Cava Discovery Week: Why you should think about picking a bottle of Spanish fizz
Tasting through five different bottles with Helen McGinn
If you open a bottle of fizz, my guesses are it’ll probably be Prosecco, Champagne, maaaaybe English Sparkling. But perhaps not Cava?
Cava seems to fallen out of favour a little in the UK over recent years, partially due to the meteoric rise of Prosecco, and more recently, thanks to the excellent sparkling wines we’re producing here on our doorstep.
But that’s a shame, because Cava is delicious, it’s seriously great value for money, and there’s a whole world of flavour out there waiting to be discovered.
Cava is made in Spain, in different regions across the country (unlike Prosecco and Champagne which are made in a concentrated region). The three main grapes used are Macabeo, Xarel·lo and Parellada, although a bit of Chardonnay is used as well. There are also a few red grapes used in very small percentages: Garnacha, Trepat and Pinot Noir. It can be white (blanco) or rosé (rosado).
It’s also made in the same way as Champagne, using the imaginatively Christened “Traditional Method”. OK, it does sound better in French… “méthode champenoise”. This sees the wine going through a second fermentation process (post-alcohol fermentation) inside the bottle. This method creates maximum fizz, as the carbon dioxide created sinks back into the wine, forming bubbles aplenty. It also gets you those nice toasty brioche notes you often find in Champagne.
While you can make a bottle of Prosecco in 40 days from start to finish, a bottle of Cava has to be aged for at least nine months, and is often aged for longer. There are different categories of the wine depending on how old it is, and different styles, depending on how much extra sugar (dosage) is added.
Cava Discovery Week and tasting with Helen McGinn
This week is Cava Discovery Week. Running from 16-24 October, It’s the perfect excuse to open a bottle, or try Cava at various restaurants, retailers, wine bars and other establishments. Find out here if there’s anywhere local to you.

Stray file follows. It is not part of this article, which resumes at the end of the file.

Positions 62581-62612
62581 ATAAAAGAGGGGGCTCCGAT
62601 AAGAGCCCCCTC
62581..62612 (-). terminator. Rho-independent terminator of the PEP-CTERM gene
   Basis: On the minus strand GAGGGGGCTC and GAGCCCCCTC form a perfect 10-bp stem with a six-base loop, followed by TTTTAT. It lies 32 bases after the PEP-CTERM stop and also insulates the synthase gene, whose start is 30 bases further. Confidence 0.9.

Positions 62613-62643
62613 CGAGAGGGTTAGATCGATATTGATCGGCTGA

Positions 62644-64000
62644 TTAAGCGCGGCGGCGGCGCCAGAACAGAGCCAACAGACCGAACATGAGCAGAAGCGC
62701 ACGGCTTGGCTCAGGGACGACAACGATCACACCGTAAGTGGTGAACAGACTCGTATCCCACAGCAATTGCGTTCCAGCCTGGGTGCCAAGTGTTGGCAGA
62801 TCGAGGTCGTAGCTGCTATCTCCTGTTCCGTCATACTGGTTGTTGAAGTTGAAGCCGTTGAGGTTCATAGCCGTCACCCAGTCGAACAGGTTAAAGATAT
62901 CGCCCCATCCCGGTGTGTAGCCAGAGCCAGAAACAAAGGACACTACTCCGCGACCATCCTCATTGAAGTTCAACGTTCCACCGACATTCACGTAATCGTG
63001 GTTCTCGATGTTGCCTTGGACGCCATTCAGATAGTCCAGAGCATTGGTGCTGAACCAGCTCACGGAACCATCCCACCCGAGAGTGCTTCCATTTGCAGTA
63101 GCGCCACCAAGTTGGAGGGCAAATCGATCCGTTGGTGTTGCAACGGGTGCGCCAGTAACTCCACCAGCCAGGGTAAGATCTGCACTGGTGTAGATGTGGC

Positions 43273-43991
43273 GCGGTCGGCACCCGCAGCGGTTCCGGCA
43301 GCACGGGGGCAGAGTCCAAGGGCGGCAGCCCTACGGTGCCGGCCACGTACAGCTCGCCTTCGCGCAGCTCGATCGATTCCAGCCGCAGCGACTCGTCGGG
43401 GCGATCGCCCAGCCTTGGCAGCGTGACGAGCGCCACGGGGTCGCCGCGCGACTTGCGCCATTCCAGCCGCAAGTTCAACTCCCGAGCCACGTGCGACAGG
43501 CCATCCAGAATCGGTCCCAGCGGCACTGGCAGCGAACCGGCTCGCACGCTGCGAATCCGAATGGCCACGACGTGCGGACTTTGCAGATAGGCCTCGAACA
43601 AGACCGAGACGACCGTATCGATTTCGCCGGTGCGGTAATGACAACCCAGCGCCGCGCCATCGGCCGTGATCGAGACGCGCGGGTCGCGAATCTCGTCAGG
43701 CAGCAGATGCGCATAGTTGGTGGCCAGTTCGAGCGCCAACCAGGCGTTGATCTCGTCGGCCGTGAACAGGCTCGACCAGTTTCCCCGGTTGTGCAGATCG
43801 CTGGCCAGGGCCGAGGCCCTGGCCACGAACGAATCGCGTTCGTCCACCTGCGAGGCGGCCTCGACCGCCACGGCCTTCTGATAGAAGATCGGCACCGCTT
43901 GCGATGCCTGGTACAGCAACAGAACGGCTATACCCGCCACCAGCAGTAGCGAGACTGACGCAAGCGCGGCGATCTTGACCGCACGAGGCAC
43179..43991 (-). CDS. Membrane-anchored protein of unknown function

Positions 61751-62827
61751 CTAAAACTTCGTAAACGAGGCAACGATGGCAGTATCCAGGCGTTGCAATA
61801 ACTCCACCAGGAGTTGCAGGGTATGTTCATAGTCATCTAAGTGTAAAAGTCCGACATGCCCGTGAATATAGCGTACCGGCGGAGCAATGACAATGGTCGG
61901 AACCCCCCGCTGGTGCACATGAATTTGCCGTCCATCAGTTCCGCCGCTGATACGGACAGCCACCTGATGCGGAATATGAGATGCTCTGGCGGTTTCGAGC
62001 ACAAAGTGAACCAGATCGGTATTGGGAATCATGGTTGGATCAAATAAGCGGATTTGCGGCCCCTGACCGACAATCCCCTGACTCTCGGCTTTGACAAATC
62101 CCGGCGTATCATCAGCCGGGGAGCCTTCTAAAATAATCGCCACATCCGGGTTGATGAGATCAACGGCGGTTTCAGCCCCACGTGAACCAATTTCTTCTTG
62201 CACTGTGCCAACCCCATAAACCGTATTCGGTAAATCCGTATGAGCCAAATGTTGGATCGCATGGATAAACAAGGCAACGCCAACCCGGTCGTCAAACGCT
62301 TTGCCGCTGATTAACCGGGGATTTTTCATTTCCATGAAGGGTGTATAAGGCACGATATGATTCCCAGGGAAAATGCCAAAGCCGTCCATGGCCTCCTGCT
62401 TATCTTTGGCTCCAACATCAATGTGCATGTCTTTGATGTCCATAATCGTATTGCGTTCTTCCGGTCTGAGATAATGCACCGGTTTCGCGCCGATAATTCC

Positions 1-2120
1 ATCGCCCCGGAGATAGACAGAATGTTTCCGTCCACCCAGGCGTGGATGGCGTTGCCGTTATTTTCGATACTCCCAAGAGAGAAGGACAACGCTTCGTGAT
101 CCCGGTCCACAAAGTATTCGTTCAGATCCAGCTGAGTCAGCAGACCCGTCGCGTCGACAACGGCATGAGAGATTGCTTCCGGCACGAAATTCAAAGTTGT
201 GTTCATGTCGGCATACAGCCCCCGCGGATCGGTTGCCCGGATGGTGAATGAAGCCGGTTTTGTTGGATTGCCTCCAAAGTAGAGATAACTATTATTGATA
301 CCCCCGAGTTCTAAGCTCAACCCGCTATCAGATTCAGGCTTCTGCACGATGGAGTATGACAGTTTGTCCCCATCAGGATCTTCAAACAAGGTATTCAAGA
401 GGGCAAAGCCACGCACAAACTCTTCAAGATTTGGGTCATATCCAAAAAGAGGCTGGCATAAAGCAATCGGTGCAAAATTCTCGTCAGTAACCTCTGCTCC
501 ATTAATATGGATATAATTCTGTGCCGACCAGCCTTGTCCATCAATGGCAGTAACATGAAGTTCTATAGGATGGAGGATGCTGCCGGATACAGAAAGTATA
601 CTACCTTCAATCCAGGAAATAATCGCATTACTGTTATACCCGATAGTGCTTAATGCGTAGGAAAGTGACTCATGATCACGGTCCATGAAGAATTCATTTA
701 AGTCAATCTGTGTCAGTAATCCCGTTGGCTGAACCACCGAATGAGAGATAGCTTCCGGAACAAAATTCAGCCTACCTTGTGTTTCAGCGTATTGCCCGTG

We joined a tasting with the fabulous Helen McGinn, who you may know as Saturday Kitchen’s resident boozy expert, to try a few different bottles of Cava, and see what all the fuss is about.
We asked Helen why she thought Prosecco had trounced Cava in popularity. She said when Prosecco first came out, it used to be cheap as chips, and you could pick up a bottle for around £5. However, the price has increased over the years, and they’re now at a similar level. There’s also often a bit more sugar in Prosecco than in Cava, which appealed to people’s sweet teeth (tooths?). Now however, with the choice and availability of organic Cava, and the reduced amounts of sugar, she think we might see a move back to people picking a bottle of Spanish fizz instead of Italian.
Anna de Codorniu Brut Cava
Usually £12, but currently available in Waitrose for £8.99 a bottle
The name of this wine is a tribute to the last member of the Codorniu family to take the surname. In 1659, she married viticulturist Miquel Raventos. This was the first Cava to introduce the Chardonnay grape. It’s made with 70% Chardonnay, 15% Parellada, and 15% Macabeo / Xarel·lo, and is suitable for vegetarians and vegans. It’s been aged for nine months, so is on the younger side that Cava can be.